My first week in France… elle est très beau! It resembles Oregon a lot, especially the countryside, so it’s easy to feel at home here. The language, of course, is the biggest barrier, but most everyone is very nice and helpful. Someone even thought I was German, which was very cool to me, especially when people start speaking in French asking for directions and such.
In the way of languages, France is fascinating because it is the norm to be bilingual, or beyond, like my host sister, and there are people from all over here. I will be walking down the street and see many different nationalities, like British or Irish, and sometimes hear more than one language.
There is also so much history! And architecture! It’s astounding to me that every day on the bus I pass two massive, old (partly restored) cathedrals and I attend l’Universitie across the street from an 11th century castle where people have lunch. Walking down the uneven streets and being able to see a couple of the few medieval houses still standing is such an experience, and it’s odd to think that the people of Caen are so used to it because they see it every day.
In the home, life in France seems to be very similar to life in the U.S., but the biggest differences I have seen so far have been during their meals. Par example, though the guest is served first, no one eats until the mother has sat down and/or served everyone, depending on the meal. One child will pour everyone’s water, and in my host family, we eat the main meal with a salad first. This is either followed by cheese and bread, then dessert, or just dessert. Interestingly, their desserts will often be accompanied by fruit, because they’re already so sweet. In America, I don’t notice this as much because everything else is so sweet. Dinners are also lovely because the parents take the time to talk with each other and with their kids, sometimes practicing their English, but always every night. The food is also in smaller portions, and you don’t eat really until you’re full, but rather when you’re satisfied. Another observation is that when they eat the peanut butter m&m’s which I brought (and they love because its uncommon in stores here) they only take 4 or 5 as a dessert. I have found that I actually enjoy this.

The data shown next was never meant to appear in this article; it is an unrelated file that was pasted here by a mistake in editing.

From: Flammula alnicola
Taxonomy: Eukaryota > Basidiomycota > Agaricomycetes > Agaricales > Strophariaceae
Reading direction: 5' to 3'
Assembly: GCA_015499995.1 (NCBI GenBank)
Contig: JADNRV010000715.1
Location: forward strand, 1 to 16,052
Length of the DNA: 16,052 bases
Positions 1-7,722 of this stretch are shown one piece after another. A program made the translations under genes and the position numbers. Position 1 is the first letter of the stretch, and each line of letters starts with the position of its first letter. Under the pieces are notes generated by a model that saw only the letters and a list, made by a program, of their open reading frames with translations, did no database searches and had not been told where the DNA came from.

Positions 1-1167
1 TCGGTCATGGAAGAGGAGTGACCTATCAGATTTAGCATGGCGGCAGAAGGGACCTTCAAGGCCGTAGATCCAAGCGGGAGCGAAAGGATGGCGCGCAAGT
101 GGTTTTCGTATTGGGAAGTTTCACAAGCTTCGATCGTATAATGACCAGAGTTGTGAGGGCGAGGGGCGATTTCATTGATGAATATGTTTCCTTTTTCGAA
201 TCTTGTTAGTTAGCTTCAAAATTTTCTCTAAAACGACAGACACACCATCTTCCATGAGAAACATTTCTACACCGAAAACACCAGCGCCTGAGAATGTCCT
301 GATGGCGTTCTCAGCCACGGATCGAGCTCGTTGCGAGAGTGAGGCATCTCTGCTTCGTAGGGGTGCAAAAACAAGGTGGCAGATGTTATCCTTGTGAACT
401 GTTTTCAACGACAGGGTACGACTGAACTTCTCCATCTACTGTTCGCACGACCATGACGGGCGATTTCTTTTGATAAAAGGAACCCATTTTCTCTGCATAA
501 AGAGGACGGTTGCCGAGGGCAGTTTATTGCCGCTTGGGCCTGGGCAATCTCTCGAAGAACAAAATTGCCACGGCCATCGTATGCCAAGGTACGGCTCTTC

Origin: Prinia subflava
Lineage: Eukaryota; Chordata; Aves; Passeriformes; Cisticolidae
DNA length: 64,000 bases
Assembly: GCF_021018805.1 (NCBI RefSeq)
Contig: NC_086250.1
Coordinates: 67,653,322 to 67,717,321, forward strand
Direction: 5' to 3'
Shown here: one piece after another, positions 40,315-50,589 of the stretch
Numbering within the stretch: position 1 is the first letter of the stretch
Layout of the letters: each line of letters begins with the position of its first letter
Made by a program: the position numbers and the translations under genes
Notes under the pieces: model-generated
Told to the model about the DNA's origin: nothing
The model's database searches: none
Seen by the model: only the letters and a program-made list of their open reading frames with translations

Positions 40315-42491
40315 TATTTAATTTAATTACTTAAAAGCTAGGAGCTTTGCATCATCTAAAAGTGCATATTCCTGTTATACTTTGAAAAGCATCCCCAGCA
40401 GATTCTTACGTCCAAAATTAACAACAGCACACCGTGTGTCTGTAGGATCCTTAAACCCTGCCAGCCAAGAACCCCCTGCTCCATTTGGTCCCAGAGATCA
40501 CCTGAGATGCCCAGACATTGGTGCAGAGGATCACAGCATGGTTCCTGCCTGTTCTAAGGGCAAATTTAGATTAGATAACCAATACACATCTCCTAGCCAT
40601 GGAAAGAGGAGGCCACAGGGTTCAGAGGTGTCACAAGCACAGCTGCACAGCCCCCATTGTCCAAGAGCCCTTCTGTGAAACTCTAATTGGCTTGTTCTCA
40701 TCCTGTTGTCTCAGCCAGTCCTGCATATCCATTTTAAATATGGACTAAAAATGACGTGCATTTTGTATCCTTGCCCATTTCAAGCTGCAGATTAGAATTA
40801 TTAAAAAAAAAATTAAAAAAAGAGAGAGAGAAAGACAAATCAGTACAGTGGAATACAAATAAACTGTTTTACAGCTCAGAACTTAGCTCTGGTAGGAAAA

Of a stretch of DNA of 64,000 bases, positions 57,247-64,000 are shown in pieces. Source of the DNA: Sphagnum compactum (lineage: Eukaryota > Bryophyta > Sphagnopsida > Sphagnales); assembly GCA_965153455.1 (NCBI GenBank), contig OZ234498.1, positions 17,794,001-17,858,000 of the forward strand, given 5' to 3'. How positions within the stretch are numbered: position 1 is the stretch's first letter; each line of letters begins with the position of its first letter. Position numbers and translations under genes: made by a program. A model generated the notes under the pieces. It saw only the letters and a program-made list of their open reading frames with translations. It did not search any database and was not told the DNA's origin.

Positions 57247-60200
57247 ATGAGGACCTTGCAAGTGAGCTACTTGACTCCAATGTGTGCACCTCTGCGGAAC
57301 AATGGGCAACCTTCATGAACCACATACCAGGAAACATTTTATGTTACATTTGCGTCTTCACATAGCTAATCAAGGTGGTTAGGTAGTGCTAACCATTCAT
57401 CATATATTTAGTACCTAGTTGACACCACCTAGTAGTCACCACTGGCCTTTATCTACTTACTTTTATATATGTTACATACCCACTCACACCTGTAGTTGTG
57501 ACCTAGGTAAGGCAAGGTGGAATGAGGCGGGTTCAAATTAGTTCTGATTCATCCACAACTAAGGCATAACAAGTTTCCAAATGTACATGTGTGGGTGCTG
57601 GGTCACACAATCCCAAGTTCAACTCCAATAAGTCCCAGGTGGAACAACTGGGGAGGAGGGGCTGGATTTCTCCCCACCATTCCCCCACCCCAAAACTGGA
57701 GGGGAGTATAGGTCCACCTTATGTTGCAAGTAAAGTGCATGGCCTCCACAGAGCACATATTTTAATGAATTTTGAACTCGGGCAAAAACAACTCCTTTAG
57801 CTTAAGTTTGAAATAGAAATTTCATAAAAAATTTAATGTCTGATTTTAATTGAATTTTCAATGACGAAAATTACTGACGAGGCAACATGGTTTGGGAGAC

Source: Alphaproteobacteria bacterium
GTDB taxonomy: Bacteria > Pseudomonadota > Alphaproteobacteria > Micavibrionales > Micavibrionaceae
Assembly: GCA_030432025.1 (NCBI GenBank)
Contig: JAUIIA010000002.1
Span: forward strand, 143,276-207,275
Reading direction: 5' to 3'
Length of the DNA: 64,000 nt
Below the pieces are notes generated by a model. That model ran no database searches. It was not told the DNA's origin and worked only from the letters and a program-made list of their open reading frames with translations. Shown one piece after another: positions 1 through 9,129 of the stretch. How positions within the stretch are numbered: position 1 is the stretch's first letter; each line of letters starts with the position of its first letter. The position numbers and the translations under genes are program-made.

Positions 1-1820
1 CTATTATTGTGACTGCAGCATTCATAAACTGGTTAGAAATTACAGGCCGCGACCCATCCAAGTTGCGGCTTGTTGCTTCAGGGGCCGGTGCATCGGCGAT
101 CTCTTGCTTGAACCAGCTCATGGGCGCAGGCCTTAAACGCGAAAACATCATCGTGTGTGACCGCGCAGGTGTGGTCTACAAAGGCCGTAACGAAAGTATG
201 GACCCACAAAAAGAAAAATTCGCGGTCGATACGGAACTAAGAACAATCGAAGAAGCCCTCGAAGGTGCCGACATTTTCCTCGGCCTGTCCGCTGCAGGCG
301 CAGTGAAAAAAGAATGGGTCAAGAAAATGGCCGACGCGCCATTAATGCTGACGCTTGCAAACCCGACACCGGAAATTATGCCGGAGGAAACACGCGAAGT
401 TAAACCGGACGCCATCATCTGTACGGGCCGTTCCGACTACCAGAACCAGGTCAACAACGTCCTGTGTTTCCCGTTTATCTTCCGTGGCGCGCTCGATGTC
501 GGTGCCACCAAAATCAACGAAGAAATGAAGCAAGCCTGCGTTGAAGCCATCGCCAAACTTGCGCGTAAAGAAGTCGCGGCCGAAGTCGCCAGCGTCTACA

I know there are many more observations to make and things to learn, but my experience in France has been very exciting so far and there’s just so much to absorb! Plus, I love how there’s flowers everywhere, many different flavors to try, and how the French use “ça va” for nearly everything.
Nearly every time you turn a corner, history is staring you in the face.
Cassis sorbet. I’m in love with all the new common flavors.